His “measured” approach to oppressing Christians is captured well in a brief letter to an imperial administrator named Atarbius: “I affirm by the gods that I do not wish the Galileans to be either put to death or unjustly beaten, or to suffer any other injury; but nevertheless I do assert absolutely that the god-fearing must be preferred to them.”⁴
It seems that Julian was true to his word: he did not order the violent persecution of Christians. He did, however, sometimes turn a blind eye. In the city of Alexandria in northern Egypt in the first year of his reign, a massacre of Christians took place. Apparently prompted by Christians mocking the pagan gods in public, a mob “assailed the Christians with whatever weapon chanced to come to hand, in their fury destroying numbers of them in a variety of ways . . . [the text lists the gruesome methods].” They then descended on the main church of Alexandria and dragged Bishop Georgius outside. They “fastened him to a camel, and when they had torn him to pieces, they burnt him together with the camel.” The usually fair-minded Socrates Scholasticus, the Christian scholar who records the event, half-acknowledges that Georgius had it coming: for “he had been exceedingly obnoxious to all classes, which is sufficient to account for the burning indignation of the multitude against him.”⁴
A pagan writer from the period, Ammianus Marcellinus, also tells us that Bishop Georgius was “forgetful of his calling, which counseled only justice and mildness” (a nice description of Christianity on a good day!). He adds that even local Christians “burned with hatred for Georgius.”⁶ He must have been a piece of work! In any case, my point is that when Emperor Julian heard about the killings, which involved many more victims than Georgius, he did almost nothing about it. He wrote to the city scolding them for disorderly conduct that was beneath the dignity of so great a city.⁷ There were no further consequences, and no one was brought to justice.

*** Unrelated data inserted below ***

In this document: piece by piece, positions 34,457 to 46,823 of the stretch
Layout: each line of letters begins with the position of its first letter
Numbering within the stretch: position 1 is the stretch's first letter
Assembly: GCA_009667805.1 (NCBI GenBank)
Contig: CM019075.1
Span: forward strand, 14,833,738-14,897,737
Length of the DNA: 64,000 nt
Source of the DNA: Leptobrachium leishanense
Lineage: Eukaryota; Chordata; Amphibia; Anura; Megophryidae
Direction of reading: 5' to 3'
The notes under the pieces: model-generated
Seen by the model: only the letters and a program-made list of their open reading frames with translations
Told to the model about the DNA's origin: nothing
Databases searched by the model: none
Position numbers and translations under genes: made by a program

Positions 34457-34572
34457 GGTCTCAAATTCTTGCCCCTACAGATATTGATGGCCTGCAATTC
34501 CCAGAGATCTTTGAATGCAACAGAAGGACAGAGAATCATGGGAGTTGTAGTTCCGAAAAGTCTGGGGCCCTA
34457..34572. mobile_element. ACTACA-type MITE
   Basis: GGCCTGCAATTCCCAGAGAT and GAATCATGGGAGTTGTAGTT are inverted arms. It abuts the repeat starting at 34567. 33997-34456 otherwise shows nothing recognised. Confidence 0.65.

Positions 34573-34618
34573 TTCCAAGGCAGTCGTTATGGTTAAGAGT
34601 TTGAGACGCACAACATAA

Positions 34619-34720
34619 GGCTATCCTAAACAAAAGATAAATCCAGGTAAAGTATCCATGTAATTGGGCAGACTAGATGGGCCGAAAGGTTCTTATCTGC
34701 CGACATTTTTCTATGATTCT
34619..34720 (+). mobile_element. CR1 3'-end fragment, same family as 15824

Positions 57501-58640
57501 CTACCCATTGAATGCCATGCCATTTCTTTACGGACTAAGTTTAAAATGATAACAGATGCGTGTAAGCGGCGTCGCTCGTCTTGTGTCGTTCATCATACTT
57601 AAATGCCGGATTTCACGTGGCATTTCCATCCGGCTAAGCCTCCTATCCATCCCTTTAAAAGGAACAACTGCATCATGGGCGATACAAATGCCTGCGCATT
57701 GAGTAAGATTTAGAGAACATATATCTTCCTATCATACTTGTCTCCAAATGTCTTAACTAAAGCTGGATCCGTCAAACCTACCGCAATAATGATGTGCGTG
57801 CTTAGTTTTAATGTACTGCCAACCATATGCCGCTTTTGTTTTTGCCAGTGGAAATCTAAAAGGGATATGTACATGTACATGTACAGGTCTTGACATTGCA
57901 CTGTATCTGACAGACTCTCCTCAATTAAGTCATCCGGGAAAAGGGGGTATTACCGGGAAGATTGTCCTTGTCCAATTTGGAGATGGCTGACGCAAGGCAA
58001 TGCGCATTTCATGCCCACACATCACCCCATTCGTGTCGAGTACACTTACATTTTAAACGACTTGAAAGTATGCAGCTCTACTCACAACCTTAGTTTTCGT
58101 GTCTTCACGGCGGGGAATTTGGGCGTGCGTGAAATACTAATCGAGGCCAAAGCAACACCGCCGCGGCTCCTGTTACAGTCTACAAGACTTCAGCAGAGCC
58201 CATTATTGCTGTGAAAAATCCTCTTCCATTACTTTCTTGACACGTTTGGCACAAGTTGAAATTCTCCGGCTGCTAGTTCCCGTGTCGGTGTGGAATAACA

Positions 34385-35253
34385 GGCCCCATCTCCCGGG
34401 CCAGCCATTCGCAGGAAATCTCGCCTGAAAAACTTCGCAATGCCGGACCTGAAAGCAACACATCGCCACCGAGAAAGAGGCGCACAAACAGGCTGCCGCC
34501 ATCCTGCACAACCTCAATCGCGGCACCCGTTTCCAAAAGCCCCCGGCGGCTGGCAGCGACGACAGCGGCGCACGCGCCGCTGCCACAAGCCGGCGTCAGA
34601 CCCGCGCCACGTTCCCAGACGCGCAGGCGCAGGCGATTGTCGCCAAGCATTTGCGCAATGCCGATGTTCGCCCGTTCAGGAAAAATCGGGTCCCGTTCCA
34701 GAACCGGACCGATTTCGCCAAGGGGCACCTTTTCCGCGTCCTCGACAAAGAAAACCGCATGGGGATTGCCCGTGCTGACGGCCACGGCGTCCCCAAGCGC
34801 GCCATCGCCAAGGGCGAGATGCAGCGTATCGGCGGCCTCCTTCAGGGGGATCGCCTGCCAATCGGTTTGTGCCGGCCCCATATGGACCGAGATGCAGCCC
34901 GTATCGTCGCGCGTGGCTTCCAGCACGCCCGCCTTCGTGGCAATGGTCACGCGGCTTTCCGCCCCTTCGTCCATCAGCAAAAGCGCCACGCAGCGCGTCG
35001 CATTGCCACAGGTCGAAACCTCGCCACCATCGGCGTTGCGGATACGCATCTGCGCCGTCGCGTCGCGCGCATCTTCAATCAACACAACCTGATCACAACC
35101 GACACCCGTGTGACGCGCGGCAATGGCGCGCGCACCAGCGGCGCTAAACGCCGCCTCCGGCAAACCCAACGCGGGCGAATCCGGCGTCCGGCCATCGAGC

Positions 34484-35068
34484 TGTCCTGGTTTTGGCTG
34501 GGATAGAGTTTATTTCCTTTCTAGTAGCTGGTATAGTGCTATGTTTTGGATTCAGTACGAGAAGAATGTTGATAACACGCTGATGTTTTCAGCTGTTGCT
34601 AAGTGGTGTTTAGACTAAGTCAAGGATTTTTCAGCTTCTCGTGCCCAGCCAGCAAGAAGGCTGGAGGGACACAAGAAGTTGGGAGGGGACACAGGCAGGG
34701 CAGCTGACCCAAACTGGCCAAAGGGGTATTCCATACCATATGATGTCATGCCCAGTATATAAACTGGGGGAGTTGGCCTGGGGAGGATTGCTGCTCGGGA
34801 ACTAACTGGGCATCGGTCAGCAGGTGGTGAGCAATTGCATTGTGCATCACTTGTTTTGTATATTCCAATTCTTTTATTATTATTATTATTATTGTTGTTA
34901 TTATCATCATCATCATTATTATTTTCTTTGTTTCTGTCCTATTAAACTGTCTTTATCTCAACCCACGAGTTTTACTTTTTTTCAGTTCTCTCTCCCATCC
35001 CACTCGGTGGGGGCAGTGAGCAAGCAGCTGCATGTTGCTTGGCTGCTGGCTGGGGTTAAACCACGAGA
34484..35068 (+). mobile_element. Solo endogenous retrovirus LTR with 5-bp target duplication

On one occasion Julian blamed the Christians for a destructive fire in the great temple to Apollo at Daphne near Antioch. He had the great church of Antioch closed as punishment, even though our pagan source—Ammianus again—concedes the rumor was untrue.⁸
On another occasion the emperor seized all the property and goods of the church of Edessa (a long-Christian city near the Syrian-Turkish border) and, with dripping sarcasm, explained that he was really just helping Christians achieve their own high ideals: “Since by their most admirable law they are bidden to sell all they have and give to the poor, in order to aid those persons in that effort, I have ordered that all their funds, namely, that belong to the church of the people of Edessa, are to be taken over that they may be given to the soldiers, and that its property be confiscated to my private purse.”⁹
Just when I find myself almost admiring Julian’s wit and verve, I recall that his most famous action against the Christians was designed to deal a decisive blow to their intellectual progress in Roman society. On 17 June 362, he decreed that all “masters of studies”—the equivalent of schoolteachers and university lecturers—had to be approved directly by him.¹⁰ Julian was effectively banning Christian instructors from all schools. (Christians would return the compliment one hundred and sixty years later, when Emperor Justinian would sack pagan professors.)